Windrush Scandal

This is what the current landing card looks like.




Correct me if I'm wrong, but given the relative simplicity of the immigration laws - particularly those governing ILR for commonwealth citizens - at the time of the Windrush arrivals the first half of this form should contain enough information to determine current immigration status, should it not?

Anyone know what fields had to be filled in the 50's and 60's landing cards?
Love the bottom section

If you break UK laws you could face imprisonment and removal
Best joke I've read all week
 
The BA doesn't exist
It did when the records were being destroyed in 2010, what with it not being replaced by UK Visas and Immigration, UK Border Force and Immigration Enforcement until 2013.

Not really; BA (and HAL) have been pushing for the abolition of landing cards for years because of their perceived impact on queue times. They almost got their way last year too.
Why is how long you have to queue up to enter a country after leaving the aircraft of BA or any other airline of concern to the airline? Once I walk off the 'plane into the concourse I have sod all to do with the airline again until it's time to go home, unless my luggage doesn't appear on the carousel.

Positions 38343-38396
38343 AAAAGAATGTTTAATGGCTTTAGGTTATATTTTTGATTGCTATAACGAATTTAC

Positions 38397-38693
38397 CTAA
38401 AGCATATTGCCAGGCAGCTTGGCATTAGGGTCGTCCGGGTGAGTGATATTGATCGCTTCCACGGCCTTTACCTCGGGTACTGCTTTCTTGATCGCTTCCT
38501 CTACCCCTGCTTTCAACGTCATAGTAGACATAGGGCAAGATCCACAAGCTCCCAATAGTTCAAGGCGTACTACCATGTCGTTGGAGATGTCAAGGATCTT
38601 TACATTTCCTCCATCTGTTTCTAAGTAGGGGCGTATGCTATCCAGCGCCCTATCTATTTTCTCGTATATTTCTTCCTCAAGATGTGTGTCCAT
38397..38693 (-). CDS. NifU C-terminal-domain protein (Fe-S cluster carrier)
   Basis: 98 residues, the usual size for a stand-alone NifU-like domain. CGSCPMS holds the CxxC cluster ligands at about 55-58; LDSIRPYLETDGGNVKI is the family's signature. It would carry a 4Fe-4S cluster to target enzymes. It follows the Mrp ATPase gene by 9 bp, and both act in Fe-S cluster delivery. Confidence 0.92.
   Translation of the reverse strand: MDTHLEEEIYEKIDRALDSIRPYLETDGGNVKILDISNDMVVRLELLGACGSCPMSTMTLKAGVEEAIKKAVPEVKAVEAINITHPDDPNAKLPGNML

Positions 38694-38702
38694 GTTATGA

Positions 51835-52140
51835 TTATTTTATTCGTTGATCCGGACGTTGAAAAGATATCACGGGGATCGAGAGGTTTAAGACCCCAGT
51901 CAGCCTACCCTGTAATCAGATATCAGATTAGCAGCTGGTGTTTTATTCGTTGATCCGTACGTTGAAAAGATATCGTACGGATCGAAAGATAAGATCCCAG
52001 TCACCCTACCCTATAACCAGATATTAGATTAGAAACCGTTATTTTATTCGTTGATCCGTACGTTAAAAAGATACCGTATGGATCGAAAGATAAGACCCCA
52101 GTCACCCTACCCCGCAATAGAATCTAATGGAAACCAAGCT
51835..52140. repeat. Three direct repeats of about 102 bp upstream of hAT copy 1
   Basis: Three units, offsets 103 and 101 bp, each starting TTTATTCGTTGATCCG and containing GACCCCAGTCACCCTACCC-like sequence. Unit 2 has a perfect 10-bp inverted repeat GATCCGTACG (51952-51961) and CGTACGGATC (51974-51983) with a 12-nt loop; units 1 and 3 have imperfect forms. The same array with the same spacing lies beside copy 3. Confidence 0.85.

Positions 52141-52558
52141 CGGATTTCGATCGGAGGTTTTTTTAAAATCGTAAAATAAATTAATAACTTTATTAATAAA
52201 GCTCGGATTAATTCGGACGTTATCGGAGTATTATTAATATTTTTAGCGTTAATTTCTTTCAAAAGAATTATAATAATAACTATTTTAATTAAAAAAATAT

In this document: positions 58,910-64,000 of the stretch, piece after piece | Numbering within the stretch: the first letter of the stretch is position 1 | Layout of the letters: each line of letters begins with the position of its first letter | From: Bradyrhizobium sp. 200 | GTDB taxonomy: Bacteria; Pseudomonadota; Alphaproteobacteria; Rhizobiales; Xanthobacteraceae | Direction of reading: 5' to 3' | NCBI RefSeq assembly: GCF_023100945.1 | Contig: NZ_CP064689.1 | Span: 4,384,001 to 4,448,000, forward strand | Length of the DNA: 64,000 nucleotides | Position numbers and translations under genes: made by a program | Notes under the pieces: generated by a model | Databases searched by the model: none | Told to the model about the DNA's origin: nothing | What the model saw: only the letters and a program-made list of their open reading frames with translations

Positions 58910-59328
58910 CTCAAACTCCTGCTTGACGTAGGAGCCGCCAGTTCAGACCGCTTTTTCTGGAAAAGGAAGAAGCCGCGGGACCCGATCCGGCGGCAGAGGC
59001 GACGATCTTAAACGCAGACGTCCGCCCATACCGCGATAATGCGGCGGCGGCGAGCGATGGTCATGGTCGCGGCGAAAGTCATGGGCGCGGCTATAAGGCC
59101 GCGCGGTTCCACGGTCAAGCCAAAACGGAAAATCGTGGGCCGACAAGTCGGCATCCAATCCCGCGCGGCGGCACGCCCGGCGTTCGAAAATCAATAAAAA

I'spose there's a case if you have to pass through immigration even if you're connecting to a flight going on to a third country, like you do in the US, but then the onus is on the passenger to book flights with a sufficient lay-over to jump through the hoops. Anecdotally, I've seen people collar a staff member, animatedly show their boarding pass/e-ticket and get escorted to the front of the queue, presumably because they've shown they need to get through to their next flight with some urgency - even in this country where the customer service ethic seems to be one of grumpy dourness, disnterest and jobsworthery. In Schiphol where you go through from Schengen to non-Schengen zones and vice versa there's an express window/terminal with a staffer on the gate who checks you really are in a hurry before letting you into that queuing zone (because there's always some arrogant cocks who try it on). Most airports have some mechanism in place to get you through ahead of everyone else if you've a short connection time.

But I'm still struggling to see why how long you have to queue up to be stamped into the country is really any concern of the airlines in broad terms.
 
The passenger manifests for the ships should be in the National Archives.
If not then they're readily available on ancestry.com, apparently.
 
Fecks sake, not Thornberry again?! She was only on a few weeks back, the smug, arrogant witch. No comedy value there - we want Dianne! :smile: